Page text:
Your dog will be quite happy being beta as long as you show the dog that beta is a good way to live. In dog terms, you are the "alpha," giving your dog everything it needs to survive. The essentials of food, shelter and, most importantly, companionship (the pack) are provided by you. For those things, your dog will work and be happy as long as you demonstrate that you will not submit to challenges.
To be sure, the beta dog will present regular challenges in hopes of gaining the alpha position. If the beta dog wins the challenge, there is a new leader of the pack, so do not give in. Some of the challenges are subtle. Those are the ones you must pay close attention to while training. If you win the small battles, the big fights will be much easier to handle. Dogs see the world in black and white. To your dog, either you are in control or it is. There is no middle ground.
Dr. Ivan Petrovic Pavlov taught us a lot about canine behavior. Two of his most important points, "conditioned responses" and "substitution," will be the cornerstones of your training program.
Conditioned responses to commands are mandatory for a properly trained dog. When you explain something one time to a person, he or she will understand it and quite often give a positive response when questioned on that topic. Canines are different in that they trust their instincts implicitly. Instincts have protected canines for thousands of years from wild animals and other threats, and those threats still live in their minds today. In your training program, you must totally condition the responses to the obedience commands to such a degree that your dog trusts you more than its own instincts. That is a tall order, and you must take it seriously or you will not have success.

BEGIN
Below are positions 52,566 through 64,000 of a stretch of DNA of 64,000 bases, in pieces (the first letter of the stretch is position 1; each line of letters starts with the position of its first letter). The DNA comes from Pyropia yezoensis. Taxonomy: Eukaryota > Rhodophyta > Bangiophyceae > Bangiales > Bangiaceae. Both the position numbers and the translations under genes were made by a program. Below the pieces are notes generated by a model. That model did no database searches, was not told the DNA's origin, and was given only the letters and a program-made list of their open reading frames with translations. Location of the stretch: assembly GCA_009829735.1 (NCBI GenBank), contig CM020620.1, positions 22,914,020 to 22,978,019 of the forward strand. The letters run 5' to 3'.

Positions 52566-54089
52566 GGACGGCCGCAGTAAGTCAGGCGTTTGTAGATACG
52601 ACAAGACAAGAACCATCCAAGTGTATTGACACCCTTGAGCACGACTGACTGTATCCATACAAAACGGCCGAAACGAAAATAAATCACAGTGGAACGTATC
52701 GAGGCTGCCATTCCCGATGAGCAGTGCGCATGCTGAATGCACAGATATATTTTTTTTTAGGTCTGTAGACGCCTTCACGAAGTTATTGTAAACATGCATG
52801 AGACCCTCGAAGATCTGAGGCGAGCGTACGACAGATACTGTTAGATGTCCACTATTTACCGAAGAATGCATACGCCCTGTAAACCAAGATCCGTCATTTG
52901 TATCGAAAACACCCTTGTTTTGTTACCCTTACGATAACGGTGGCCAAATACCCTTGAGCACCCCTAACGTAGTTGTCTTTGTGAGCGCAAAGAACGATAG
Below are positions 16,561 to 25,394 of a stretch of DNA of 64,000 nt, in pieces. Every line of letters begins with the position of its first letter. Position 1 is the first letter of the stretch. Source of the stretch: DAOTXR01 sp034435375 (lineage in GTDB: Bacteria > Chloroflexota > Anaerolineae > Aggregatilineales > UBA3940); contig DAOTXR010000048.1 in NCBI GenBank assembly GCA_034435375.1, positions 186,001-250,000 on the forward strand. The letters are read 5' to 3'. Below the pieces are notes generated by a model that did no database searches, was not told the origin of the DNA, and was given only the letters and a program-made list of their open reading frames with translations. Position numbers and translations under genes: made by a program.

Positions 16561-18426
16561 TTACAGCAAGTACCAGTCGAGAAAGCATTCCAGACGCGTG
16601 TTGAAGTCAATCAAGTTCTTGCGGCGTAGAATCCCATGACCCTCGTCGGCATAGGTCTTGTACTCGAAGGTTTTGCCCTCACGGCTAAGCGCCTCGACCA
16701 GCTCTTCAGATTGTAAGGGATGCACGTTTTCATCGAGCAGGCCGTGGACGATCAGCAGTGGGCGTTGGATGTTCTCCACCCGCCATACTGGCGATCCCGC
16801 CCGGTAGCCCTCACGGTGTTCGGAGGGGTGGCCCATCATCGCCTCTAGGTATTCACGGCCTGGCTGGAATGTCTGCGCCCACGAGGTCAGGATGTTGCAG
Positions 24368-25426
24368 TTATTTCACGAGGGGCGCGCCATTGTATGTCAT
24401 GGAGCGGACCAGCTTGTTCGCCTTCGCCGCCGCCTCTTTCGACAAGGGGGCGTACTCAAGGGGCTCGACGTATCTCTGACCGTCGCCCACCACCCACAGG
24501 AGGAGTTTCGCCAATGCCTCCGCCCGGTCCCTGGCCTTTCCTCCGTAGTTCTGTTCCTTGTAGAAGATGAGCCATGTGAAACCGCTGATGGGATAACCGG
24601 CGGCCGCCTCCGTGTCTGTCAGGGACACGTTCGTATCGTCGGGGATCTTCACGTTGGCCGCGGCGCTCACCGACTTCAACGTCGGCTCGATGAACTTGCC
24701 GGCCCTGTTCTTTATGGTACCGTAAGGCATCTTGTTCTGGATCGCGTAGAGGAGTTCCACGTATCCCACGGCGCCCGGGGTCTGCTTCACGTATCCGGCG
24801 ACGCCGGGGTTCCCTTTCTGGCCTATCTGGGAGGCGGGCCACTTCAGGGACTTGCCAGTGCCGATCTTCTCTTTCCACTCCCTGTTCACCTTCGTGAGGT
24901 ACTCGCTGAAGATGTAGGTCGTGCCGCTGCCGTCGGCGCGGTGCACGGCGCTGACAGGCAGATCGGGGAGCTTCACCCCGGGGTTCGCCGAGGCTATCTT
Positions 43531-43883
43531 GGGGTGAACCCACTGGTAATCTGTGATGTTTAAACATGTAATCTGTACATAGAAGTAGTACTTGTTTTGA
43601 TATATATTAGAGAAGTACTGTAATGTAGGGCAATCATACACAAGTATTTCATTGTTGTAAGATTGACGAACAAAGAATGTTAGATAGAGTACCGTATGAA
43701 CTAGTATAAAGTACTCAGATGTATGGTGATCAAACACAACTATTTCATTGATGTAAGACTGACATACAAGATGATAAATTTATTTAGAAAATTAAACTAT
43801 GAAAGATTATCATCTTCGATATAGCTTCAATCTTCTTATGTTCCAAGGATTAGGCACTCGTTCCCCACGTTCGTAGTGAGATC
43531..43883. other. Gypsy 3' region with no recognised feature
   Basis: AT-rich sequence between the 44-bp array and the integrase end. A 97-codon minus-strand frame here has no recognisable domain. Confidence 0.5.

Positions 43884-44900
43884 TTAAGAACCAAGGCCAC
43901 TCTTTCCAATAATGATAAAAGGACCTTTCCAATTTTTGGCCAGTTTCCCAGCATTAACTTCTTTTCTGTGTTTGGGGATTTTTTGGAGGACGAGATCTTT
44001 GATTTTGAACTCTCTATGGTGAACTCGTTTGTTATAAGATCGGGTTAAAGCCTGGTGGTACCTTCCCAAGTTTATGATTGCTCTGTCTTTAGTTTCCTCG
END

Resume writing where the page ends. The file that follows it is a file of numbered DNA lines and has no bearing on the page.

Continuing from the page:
Simple repetition is the only way to properly condition a dog. Simple repetition to the tune of around 1,000 repetitions per command will do this nicely. That might seem like an undoable task but if you will train consistently, it will take only a short time.
Dr. Pavlov also taught us about substitution. This is where we use a stimulus to cause a response and then add another stimulus simultaneously until the second stimulus evokes the same response as the first. You might remember Dr. Pavlov's work with ringing the dinner bell as he was feeding his dog. It did not take long before simply ringing the dinner bell caused the dog to salivate. In dog training, substitution means beginning with a leash, progressing to words and then finishing with electronic stimulation.
So, how often should you train your dog? That depends on how good you want your dog to perform. If you desire a bulletproof, obedient dog, you will need to do two 10-minute sessions of focused work with your dog each day. Now, that does not sound so bad, does it? During those sessions, it will be all work and no play time. You will praise your dog and reward its positive responses but always maintain an alpha role. Some of the sessions may be shorter than 10 minutes and others may be longer because each session should be goal-oriented — and those goals must be realistic.
When you accomplish the desired goal for that day, stop and celebrate. Avoid the temptation of trying to meet tomorrow's goals along with today's goals just because you have some extra time. That can lead to failure. You always want to finish a session on a positive note so your dog will look forward to coming "back to work" tomorrow.